- Quote is defined as to reproduce or repeat something written or spoken by someone else.
An example of quote is a student reciting Martin Luther King Jr.'s "I Have A Dream" speech at an MLK Day festival.
transitive verbquoted, quoting
- to reproduce or repeat a passage from or statement of: to quote Chaucer
- to reproduce or repeat (a passage from a book, a statement, etc.)
- to refer to as authority or an example; cite
- Commerce to state (a price) or state the price of (something)
- Printing to enclose in quotation marks
Origin of quotealtered (infl. by L) ; from Middle English coten ; from Medieval Latin quotare, to mark the number of, divide into chapters ; from Classical Latin quotus, of what number ; from Indo-European an unverified form kwoti-, how many ; from interrogative base an unverified form kwo- from source who
- quotation mark
verbquot·ed, quot·ing, quotes
- a. To repeat or copy (words from a source such as a book), usually with acknowledgment of the source: quoted lines from Shakespeare in his lecture.b. To repeat or copy the words of (a person or a book or other source): likes to quote Shakespeare when giving advice.c. To cite or refer to for illustration or proof: quoted statistics to show she was right.
- To repeat a brief passage or excerpt from: The saxophonist quoted a Duke Ellington melody in his solo.
- To state (a price) for securities, goods, or services.
- A quotation.
- A quotation mark.
- Used by a speaker to indicate the beginning of a direct quotation: “He paused and said, quote, I don't care, unquote.”
- A dictum; a saying.
Origin of quoteMiddle English coten, to mark a book with numbers or marginal references, from Old French coter, from Medieval Latin quotāre, to number chapters, from Latin quotus, of what number, from quot, how many; see kwo- in Indo-European roots.
(third-person singular simple present quotes, present participle quoting, simple past and past participle quoted)
- end quote
Until the late 19th century, quote was exclusively used as a verb. Since then, it has been used as a shortened form of either quotation or quotation mark; see etymology, above. This use as a noun is well-understood and widely used, although it is often rejected in formal and academic contexts.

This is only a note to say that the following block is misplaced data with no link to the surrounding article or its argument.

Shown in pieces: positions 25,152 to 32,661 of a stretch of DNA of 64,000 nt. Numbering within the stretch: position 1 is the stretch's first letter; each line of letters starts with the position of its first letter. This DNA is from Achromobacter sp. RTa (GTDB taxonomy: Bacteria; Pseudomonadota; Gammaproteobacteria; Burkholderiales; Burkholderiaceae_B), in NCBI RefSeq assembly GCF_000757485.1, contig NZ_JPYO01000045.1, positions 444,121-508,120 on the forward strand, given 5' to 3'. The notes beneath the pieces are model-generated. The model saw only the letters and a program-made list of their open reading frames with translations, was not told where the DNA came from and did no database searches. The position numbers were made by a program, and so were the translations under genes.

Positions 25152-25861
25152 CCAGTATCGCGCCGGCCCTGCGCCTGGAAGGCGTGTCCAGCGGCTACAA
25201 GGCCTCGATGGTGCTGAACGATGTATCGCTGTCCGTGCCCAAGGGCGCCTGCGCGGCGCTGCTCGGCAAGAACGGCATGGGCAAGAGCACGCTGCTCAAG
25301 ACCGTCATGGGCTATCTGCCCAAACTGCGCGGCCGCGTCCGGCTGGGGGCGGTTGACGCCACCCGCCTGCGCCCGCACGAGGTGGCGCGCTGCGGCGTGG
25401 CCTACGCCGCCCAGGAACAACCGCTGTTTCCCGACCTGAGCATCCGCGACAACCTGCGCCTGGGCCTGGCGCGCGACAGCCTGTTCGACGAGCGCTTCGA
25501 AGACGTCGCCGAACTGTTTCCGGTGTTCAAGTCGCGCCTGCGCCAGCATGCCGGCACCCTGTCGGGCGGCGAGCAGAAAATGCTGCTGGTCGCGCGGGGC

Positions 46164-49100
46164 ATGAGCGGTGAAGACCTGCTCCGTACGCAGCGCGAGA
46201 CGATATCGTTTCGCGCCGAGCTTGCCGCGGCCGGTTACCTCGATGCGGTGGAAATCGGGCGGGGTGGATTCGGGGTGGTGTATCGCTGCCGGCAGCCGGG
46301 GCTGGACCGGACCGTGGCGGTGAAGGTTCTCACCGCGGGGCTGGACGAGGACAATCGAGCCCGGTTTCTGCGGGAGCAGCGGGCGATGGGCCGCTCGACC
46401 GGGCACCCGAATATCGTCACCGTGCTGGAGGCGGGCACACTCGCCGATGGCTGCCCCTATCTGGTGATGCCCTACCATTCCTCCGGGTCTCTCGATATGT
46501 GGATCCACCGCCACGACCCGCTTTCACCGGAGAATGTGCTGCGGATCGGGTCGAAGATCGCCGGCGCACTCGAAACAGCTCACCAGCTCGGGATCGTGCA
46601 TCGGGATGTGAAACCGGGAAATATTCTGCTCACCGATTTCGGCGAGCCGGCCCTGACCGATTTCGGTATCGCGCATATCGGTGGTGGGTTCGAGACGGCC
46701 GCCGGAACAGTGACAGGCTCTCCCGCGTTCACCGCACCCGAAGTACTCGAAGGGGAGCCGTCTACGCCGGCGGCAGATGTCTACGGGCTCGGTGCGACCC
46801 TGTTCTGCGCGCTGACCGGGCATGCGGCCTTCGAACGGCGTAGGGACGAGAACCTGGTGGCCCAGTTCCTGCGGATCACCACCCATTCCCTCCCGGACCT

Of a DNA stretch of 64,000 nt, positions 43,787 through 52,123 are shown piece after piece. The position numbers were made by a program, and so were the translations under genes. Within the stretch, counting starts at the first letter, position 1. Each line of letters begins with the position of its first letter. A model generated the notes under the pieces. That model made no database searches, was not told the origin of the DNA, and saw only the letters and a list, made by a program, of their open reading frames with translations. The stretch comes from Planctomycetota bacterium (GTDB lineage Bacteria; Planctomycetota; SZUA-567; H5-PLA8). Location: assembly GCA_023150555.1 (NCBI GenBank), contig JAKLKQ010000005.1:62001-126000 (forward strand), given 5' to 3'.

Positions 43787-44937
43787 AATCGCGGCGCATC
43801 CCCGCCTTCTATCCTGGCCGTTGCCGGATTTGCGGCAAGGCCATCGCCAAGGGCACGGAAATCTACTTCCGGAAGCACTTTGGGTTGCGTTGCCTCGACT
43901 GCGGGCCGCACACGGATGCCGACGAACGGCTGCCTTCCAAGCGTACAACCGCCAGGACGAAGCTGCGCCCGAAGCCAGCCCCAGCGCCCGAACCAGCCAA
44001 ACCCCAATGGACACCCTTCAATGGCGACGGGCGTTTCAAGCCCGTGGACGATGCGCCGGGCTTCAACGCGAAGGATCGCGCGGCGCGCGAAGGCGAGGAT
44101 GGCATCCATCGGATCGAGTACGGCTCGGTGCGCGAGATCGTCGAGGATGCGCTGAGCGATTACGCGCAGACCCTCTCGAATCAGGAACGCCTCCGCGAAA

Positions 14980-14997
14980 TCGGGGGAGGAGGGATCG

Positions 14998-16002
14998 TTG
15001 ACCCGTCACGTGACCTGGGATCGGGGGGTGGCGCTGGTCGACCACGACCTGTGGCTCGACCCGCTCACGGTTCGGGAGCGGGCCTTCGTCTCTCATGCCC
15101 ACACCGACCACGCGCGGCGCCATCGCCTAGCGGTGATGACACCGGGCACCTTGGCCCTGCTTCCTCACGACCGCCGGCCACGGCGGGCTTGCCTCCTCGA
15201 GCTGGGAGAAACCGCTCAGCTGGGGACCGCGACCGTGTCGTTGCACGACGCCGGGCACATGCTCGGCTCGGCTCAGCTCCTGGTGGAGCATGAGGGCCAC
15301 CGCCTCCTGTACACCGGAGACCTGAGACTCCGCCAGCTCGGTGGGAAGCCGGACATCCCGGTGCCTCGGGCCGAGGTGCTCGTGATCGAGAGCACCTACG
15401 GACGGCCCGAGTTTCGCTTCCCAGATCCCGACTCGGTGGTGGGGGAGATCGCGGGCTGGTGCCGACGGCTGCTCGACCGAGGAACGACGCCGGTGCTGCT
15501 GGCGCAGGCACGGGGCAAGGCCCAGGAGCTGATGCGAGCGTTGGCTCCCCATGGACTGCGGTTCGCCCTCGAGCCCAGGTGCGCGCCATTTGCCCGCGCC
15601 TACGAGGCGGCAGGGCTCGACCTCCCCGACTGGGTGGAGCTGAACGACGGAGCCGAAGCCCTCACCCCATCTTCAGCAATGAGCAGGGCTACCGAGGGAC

Recorded since 1387 â€œto mark (a book) with chapter numbers or marginal referencesâ€, from Old French coter, from Medieval Latin quotare (â€œto distinguish by numbers, number chaptersâ€), itself from Latin quotus (â€œwhich, what number (in sequence)â€), from quot (â€œhow manyâ€) and related to quis (â€œwhoâ€). The sense developed via â€œto give as a reference, to cite as an authorityâ€ to â€œto copy out exact wordsâ€ (since 1680); the business sense â€œto state the price of a commodityâ€ (1866) revives the etymological meaning. The noun, in the sense of â€œquotation,â€ is attested from 1885; see also usage note, below.
quote - Investment & Finance Definition
A firm offer to buy or sell a certain security at a specific time. Quotes are given for the price at which the market maker is willing to buy or sell the security. The quote may be given in the form “$45 to $45.10,” which means that the best bid price is $45 (the highest price that buyer is willing to pay is $45) while the best offer price (the lowest price that a seller will sell for) is $45.10.